Por: pijamasurf - 08/21/2012
En un adorable y ominoso video un grupo de estudiantes estadounidenses de 5 grado de primaria, liderado por una visionaria maestra, recita con asombrosa precisión, hace 17 años, lo que es hoy el Internet y la adopción tecnológica de esta Red de redes. "Para el momento en el que estemos en la universidad, el Internet será nuestro teléfono, televisión, centro comercial y lugar de trabajo", dicen los niños sobre este cool medio. "En menos de una hora puedes visitar Júpiter, tomar un tour de la Capilla Sixtina, investigar el bosque tropical, obtener los resultado de la liga italiana, chatear con un amigo en Australia e incluso obtener una receta para hacer postres para gatos".
Por: pijamasurf - 08/21/2012
Maverick biologist Rupert Sheldrake has researched what he calls "the sense of being stared at", how people know when somebody is looking at them even though they cant's see them. You know the expression "piercing eyes", well something like that: in a way that is statistically signifcant people feel an emanation --sort of a dart-- that cues them that they are being watched. Sheldrake suggests tht seeing is always a two-way process where the seer is inextricably connected with the seen, whether he knows it or not. Perhaps looking at someone is a way to extend our mind, directing intention, to touch in light:
Instead of the usual hypothesis that seeing implies a one-way process, consider it implies a two-way process. At the same time that light enters the eyes, the images and the perceptions are projected outside into the world around us. What we perceive are mental constructs, which imply the interpretative activity of our mind. But while we have images in our mind, this images are also outside our organism. If they exist both inside the mind and outside the body, the mind must extend outside the body. Our mind extends itself and touches all that we see. If we look at far away stars,our mind extends through astronomical distances until it touches their celestial bodies. Subject and object undoubtedly mix. Through what we perceive, what surrounds us enters us, but we also extend ourselves outside into the environment.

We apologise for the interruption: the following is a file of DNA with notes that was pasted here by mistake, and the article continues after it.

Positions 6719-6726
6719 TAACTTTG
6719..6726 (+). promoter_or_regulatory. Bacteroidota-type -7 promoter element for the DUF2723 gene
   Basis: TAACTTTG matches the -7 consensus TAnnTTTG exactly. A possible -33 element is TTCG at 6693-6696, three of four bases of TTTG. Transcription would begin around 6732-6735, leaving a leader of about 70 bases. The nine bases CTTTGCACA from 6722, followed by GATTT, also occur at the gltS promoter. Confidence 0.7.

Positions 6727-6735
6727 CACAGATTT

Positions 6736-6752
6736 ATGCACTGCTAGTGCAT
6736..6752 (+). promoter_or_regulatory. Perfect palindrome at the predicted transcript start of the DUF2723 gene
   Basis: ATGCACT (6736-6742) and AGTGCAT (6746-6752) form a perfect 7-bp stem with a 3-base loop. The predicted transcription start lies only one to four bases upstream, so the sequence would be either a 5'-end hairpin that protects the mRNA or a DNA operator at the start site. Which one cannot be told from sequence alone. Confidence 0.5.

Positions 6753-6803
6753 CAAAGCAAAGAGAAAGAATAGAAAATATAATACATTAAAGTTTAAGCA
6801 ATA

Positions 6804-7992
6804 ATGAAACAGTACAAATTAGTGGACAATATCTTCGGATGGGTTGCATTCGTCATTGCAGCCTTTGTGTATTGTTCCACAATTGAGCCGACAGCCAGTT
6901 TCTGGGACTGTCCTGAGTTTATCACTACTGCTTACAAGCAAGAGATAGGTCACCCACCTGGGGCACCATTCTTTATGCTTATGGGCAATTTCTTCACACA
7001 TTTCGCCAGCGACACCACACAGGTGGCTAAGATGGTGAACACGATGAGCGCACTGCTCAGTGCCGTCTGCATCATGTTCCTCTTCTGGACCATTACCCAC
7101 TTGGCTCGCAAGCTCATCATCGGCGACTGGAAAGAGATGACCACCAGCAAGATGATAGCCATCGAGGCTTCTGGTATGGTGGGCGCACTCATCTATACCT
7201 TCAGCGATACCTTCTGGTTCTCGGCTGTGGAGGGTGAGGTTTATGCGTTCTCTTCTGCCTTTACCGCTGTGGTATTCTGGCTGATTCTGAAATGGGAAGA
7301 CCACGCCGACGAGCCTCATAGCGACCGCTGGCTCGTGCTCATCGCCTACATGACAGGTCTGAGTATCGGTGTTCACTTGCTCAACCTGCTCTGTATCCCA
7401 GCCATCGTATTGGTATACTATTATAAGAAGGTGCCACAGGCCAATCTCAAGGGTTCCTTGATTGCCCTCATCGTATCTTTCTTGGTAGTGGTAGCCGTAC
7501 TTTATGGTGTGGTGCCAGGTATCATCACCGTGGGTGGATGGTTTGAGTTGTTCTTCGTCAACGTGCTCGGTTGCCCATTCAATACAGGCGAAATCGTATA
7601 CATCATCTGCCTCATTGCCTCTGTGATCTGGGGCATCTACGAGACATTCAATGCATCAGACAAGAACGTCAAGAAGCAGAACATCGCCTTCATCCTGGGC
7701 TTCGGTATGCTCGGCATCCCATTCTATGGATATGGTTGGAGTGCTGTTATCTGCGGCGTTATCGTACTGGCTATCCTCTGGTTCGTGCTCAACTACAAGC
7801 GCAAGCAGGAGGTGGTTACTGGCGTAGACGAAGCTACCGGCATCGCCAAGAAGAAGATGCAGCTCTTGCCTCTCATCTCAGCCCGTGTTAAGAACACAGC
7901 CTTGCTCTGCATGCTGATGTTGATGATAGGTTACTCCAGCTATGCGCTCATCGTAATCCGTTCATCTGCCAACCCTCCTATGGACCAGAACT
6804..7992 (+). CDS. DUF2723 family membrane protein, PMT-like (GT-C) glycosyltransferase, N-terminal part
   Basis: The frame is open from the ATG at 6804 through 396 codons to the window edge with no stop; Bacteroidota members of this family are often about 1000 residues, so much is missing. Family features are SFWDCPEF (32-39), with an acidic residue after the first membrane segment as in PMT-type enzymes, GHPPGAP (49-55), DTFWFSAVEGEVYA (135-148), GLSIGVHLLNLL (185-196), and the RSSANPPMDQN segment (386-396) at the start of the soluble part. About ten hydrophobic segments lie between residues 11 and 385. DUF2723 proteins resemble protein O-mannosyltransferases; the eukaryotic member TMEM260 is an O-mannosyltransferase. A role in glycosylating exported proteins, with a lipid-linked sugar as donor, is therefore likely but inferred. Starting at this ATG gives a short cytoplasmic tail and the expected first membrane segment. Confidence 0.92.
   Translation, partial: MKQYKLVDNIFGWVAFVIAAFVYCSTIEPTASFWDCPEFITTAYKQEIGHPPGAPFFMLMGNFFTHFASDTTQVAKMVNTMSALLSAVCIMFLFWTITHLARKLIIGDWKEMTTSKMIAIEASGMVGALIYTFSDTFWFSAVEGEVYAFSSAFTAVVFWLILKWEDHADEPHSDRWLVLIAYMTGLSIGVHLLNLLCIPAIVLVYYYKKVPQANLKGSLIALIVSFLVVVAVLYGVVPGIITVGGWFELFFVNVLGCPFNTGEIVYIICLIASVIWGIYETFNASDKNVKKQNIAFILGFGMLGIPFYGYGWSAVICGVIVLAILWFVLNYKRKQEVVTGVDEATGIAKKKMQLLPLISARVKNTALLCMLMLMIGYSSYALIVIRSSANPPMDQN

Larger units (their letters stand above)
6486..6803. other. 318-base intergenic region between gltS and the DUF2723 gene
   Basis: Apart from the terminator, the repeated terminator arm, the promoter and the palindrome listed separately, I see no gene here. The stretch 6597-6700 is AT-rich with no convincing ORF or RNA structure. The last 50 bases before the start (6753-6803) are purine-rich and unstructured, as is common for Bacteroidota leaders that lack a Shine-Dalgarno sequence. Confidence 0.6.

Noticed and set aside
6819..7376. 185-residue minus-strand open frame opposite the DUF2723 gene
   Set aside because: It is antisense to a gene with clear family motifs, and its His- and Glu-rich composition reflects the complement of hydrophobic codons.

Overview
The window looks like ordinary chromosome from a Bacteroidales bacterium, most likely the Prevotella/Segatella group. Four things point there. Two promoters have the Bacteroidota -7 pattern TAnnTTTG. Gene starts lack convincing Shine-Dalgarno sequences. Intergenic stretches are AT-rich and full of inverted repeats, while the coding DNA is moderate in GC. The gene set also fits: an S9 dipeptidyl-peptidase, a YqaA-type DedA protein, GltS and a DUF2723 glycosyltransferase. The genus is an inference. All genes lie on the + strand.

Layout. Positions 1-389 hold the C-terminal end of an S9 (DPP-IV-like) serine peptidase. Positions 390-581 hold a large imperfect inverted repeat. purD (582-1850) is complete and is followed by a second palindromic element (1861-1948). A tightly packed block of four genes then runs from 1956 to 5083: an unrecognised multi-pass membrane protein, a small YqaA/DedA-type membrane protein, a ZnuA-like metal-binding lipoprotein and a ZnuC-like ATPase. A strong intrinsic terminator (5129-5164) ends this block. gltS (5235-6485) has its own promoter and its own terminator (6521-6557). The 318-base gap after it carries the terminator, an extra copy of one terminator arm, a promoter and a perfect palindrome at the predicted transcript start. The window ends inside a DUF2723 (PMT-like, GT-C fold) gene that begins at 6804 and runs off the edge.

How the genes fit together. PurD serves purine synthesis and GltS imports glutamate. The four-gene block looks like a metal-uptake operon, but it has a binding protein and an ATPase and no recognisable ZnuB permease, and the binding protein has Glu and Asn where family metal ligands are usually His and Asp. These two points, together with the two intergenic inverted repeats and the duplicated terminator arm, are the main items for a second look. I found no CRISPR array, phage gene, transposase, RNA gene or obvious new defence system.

(For a more extensive look at Mr. Sheldrake's experiments on "The Sense Of Being Stared At" check sheldrake.org)
Consider seeing as a double-flux embedded on as crystal feedback... we transform raw frequencies of light into coherent color images that we play on our brains, but we also transform raw reality by re-emitting the light of the images we have formed, thus re-producing the tone and qualia of our perceptions on to nature... in this way reality is constructed by a sort of ping-pong between the light of the sun and the eyes which work as an open mirror... this could help explain why paradigmatic views have such a determinant effect over reality: why people who share certain conditions perceive the world around very much the same and why people who do not share those conditions but participate in another world-mindframe (a sort of visionary tradition that inhabits the world through repetition) perceive the physical world so differently... and most importantly, that by looking at the world we transform it, we ingrain on it the soft radiance of our thoughts and paint the sky, as the ancients used to say: the eye is the sun, the sun: the eye.